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Soon after Sarah Humphrey had given birth to her youngest daughter in February 2018, she noticed a horrific stench ‘like rotting meat’ coming out her c-section scar.

The mum was rushed to hospital with deadly necrotising fasciitis – a condition otherwise known as the ‘flesh-eating disease.’

Capable of killing within a few days if left untreated, necrotising fasciitis is a serious infection – which is caused when a vicious bacteria infects a wound.

Sarah was taken into surgery to remove the rot – but, in total, it took around 10 weeks for medics to get the infected flesh out of her body.


The single mum, who lives in east London, said: ‘When I woke up from the first operation there was a long tube coming out of my belly, bullous allergic reaction penicillin sucking all the infected flesh into a machine.’

After several weeks in hospital – during which 19kg (3st) was cut from her stomach – Sarah returned home in the spring.

The ordeal was a lot for Sarah, who had also been diagnosed with symphysis pubis dysfunction (SPD) during pregnancy – resulting in doctors booking a c-section for 39 weeks.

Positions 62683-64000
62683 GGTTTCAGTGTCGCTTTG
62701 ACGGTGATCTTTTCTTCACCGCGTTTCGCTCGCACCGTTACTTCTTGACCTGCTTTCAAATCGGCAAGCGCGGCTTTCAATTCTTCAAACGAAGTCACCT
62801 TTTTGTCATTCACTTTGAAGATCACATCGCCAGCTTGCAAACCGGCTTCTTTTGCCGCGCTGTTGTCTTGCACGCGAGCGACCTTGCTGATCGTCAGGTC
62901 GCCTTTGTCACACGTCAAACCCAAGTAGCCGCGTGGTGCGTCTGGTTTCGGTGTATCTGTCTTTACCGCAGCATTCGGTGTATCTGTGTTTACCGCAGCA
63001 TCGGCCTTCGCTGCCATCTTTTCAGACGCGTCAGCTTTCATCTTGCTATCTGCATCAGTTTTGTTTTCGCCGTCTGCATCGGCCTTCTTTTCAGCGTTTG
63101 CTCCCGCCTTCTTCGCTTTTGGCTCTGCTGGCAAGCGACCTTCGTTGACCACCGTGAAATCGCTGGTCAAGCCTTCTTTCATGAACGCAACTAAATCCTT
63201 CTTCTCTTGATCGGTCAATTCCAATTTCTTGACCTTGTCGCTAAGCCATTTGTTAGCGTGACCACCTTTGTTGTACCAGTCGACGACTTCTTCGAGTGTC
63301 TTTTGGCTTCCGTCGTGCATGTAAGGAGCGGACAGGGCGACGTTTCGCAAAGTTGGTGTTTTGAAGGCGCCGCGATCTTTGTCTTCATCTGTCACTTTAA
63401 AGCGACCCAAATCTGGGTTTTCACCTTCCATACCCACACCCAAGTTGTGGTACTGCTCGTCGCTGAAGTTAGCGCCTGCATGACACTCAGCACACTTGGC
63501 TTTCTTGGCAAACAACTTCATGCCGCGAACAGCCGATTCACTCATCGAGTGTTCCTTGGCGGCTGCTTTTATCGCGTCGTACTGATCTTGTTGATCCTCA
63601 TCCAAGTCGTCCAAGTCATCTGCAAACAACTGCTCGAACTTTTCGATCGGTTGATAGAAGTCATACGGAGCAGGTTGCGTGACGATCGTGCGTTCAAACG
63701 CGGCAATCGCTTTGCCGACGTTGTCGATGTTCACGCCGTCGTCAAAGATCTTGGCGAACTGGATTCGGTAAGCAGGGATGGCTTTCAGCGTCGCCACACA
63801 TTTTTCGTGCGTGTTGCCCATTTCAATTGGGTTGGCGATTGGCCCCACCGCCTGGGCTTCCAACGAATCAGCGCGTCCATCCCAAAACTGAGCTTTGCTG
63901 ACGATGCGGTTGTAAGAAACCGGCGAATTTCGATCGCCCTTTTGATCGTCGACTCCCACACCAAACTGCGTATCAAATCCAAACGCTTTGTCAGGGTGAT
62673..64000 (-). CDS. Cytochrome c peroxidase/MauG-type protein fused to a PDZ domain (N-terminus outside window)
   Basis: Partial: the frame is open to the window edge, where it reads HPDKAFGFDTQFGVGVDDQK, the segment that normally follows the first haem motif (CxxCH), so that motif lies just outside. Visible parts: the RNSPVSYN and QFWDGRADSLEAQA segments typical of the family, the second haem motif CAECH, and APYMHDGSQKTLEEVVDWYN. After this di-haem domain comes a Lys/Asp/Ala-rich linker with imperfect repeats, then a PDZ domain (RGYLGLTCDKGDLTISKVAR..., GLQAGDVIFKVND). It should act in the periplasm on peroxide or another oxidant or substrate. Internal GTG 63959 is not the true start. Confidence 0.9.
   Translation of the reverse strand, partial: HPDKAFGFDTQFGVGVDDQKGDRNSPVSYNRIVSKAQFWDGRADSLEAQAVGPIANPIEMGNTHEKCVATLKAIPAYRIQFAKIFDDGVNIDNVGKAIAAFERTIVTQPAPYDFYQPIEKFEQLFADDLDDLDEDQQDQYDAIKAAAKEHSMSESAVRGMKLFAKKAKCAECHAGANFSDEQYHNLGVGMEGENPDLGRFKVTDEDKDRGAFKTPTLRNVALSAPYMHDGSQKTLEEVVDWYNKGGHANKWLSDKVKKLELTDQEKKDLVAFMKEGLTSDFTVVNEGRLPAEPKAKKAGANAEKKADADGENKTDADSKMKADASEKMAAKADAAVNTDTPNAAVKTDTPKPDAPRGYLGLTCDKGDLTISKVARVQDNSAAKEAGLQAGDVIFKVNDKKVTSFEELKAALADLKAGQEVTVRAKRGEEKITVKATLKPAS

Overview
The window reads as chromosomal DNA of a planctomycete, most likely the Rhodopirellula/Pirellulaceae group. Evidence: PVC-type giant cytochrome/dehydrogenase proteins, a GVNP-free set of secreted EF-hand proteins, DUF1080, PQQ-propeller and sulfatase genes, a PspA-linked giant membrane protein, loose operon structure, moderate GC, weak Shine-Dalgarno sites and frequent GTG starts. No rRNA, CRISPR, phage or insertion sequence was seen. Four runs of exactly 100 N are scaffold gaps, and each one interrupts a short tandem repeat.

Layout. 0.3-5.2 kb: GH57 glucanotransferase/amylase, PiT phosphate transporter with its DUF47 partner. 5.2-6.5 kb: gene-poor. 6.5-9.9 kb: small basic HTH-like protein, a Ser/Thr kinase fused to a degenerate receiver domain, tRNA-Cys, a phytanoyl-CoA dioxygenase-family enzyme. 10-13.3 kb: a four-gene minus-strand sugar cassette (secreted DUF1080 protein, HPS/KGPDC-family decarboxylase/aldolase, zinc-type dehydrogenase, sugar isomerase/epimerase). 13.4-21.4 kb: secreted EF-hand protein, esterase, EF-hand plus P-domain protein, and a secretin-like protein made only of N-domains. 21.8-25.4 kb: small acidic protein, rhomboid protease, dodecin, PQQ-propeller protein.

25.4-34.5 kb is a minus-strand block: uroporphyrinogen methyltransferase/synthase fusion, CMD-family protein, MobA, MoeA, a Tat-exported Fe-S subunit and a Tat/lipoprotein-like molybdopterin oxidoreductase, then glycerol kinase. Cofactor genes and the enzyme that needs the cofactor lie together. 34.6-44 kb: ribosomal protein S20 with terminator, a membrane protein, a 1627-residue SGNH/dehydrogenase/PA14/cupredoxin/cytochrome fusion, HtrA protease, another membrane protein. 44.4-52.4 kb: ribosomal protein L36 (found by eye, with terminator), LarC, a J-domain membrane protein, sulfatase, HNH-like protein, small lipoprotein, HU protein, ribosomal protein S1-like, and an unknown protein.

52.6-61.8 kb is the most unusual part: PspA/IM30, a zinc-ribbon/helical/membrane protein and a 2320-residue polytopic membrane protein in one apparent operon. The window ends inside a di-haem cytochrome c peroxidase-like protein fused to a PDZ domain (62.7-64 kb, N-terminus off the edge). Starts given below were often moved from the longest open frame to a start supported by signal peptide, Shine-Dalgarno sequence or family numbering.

She added: ‘I was scared, as I had never had an operation before. My previous pregnancies were normal, straightforward and easy.

‘Still, my daughter came out covered in blood and smiled.’

Following the c-section and the necrotising fasciitis diagnosis (plus recovery), the 41-year-old tried to return to normality over the summer months. 

But in autumn, she was faced with another medical blow.

A painful hernia – which Sarah describes as being ‘the size of a child’s head’ – flared up.

The mum-of-six was then put on a waiting list for surgery, but Covid has since caused further delays – so she’s still waiting for the procedure.

In the meantime, Sarah has been using a mobility scooter to get around – but unfortunately this recently broke.

The mum is now looking to raise £550 to buy another one, while she waits for her hernia surgery.

She said: ‘My youngest daughter is starting nursery in two weeks and I don’t want to miss her first day.

‘All I want is some kind of normality.’

Sarah’s campaign can be found here.

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